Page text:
Darby Creek

The Environmental Protection Agency comment period on the revised definition of Waters of the United States is now open, and Farm Bureau plans to have its say on the new rule.

Ohio Farm Bureau, along with American Farm Bureau Federation and other Farm Bureaus across the country, will file comments with the EPA regarding the revised rule, said Jack Irvin, OFBF senior director of state and national policy.

“As we’ve advocated for all along, we will support a revised rule that is efficient, smart and not an overreach of authority,” Irvin said. “We want a rule that strikes a balance between the federal and state governing authorities and one that our members can embrace.”

Don Parrish, senior director of regulatory relations at AFBF, said the new rule is poised to do just that. The revised definition clarifies federal authority under the Clean Water Act, and the comment period allows farmers to tell the EPA how the new Clean Water Rule improves the flawed 2015 rule.

“The old rule included any feature that had a bed, bank and ordinary high-water mark,” Parrish said. “That included things that only had water in it during rainfall events. It is also very clear that wetlands need to be adjacent waters and tributaries that are Waters of the U.S. for them to be regulated, otherwise they’re isolated intrastate waters and they’re regulated at the state level. This rule clarifies all of that.”

The comment period closes April 15, 2019.

Ohio Farm Bureau membership

Labor has always been an issue, mainly because we are a seasonal operation. So that's a challenge finding somebody who only wants to work three months out of a year, sometimes up to six months.
Mandy Way's avatar
Mandy Way

Way Farms

Farm Labor Resources
I appreciate the benefit of having a strong voice in my corner. The extras that are included in membership are wonderful, but I'm a member because of the positive impact to my local and state agricultural communities.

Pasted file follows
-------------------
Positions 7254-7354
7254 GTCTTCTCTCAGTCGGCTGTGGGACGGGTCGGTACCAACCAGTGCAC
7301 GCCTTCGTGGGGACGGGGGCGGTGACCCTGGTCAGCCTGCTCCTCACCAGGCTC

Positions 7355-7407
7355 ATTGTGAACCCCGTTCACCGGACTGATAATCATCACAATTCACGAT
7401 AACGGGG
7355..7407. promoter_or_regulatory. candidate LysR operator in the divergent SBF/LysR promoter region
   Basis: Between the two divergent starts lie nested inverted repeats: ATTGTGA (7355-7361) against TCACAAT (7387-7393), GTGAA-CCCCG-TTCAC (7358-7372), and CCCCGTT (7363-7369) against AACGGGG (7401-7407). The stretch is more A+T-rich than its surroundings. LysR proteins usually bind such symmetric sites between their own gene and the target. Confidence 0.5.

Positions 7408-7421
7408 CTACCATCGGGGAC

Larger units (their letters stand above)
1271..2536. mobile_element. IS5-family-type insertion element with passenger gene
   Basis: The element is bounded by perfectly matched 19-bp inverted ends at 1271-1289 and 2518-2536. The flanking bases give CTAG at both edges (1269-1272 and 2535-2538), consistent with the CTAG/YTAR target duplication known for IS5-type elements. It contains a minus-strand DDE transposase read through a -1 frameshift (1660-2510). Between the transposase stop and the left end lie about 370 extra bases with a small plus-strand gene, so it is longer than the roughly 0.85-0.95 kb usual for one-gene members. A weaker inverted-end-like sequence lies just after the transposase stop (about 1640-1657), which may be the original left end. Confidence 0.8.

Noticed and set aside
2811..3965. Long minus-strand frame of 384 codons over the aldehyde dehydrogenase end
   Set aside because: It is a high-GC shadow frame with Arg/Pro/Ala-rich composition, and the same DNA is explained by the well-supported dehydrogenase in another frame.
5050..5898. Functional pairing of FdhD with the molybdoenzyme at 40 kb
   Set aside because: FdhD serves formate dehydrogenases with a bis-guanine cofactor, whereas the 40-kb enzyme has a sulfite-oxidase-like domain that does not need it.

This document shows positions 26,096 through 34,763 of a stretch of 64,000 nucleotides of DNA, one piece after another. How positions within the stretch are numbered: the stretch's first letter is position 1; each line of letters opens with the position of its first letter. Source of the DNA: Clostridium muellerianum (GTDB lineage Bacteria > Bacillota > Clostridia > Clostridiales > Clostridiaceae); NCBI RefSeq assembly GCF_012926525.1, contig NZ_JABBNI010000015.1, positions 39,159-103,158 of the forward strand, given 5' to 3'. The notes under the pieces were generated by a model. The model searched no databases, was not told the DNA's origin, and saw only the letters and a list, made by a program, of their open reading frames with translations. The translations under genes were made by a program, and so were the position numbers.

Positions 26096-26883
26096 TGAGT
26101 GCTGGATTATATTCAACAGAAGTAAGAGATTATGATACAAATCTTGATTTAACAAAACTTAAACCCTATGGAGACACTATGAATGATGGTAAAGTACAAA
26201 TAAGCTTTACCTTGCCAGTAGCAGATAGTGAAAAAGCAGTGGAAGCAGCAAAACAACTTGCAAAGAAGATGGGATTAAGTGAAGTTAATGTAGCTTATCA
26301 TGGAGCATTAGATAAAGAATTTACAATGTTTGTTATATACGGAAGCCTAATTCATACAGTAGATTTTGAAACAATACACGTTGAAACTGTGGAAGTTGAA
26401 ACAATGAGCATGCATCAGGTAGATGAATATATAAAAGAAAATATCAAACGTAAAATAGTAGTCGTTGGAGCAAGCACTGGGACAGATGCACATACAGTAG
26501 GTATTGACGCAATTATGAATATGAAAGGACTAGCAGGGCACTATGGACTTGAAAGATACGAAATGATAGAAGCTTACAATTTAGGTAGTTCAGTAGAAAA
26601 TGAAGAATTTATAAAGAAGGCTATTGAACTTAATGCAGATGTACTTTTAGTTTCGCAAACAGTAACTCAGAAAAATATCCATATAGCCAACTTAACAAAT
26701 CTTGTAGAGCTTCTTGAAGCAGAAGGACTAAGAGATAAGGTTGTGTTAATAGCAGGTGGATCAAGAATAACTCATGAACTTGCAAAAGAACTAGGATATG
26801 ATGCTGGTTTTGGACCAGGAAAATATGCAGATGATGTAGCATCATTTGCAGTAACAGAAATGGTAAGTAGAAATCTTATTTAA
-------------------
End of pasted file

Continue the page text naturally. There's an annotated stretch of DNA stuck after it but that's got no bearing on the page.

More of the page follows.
Ernie Welch's avatar
Ernie Welch

Van Wert County Farm Bureau

Strong communities
I see the value and need to be engaged in the community I live in, to be a part of the decision-making process and to volunteer with organizations that help make our community better.
Matt Aultman's avatar
Matt Aultman

Darke County Farm Bureau

Leadership development
Farm Bureau involvement has taught me how to grow my professional and leadership experience outside of the workforce and how to do that in a community-centric way.
Jaclyn De Candio's avatar
Jaclyn De Candio

Clark County Farm Bureau

Young Ag Professionals program
With not growing up on a farm, I’d say I was a late bloomer to agriculture. I feel so fortunate that I found the agriculture industry. There are so many opportunities for growth.
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Jenna Gregorich

Coshocton County Farm Bureau

Growing our Generation
Knowing that horticulture is under the agriculture umbrella and having Farm Bureau supporting horticulture like it does the rest of ag is very important.
Jared Hughes's avatar
Jared Hughes

Groovy Plants Ranch

Groovy Plants Ranch
If it wasn't for Farm Bureau, I personally, along with many others, would not have had the opportunity to meet with our representatives face to face in Washington.
Austin Heil's avatar
Austin Heil

Hardin County Farm Bureau

Washington, D.C. Leadership Experience
So many of the issues that OFBF and its members are advocating for are important to all Ohioans. I look at OFBF as an agricultural watchdog advocating for farmers and rural communities across Ohio.
Mary Smallsreed's avatar
Mary Smallsreed

Trumbull County Farm Bureau

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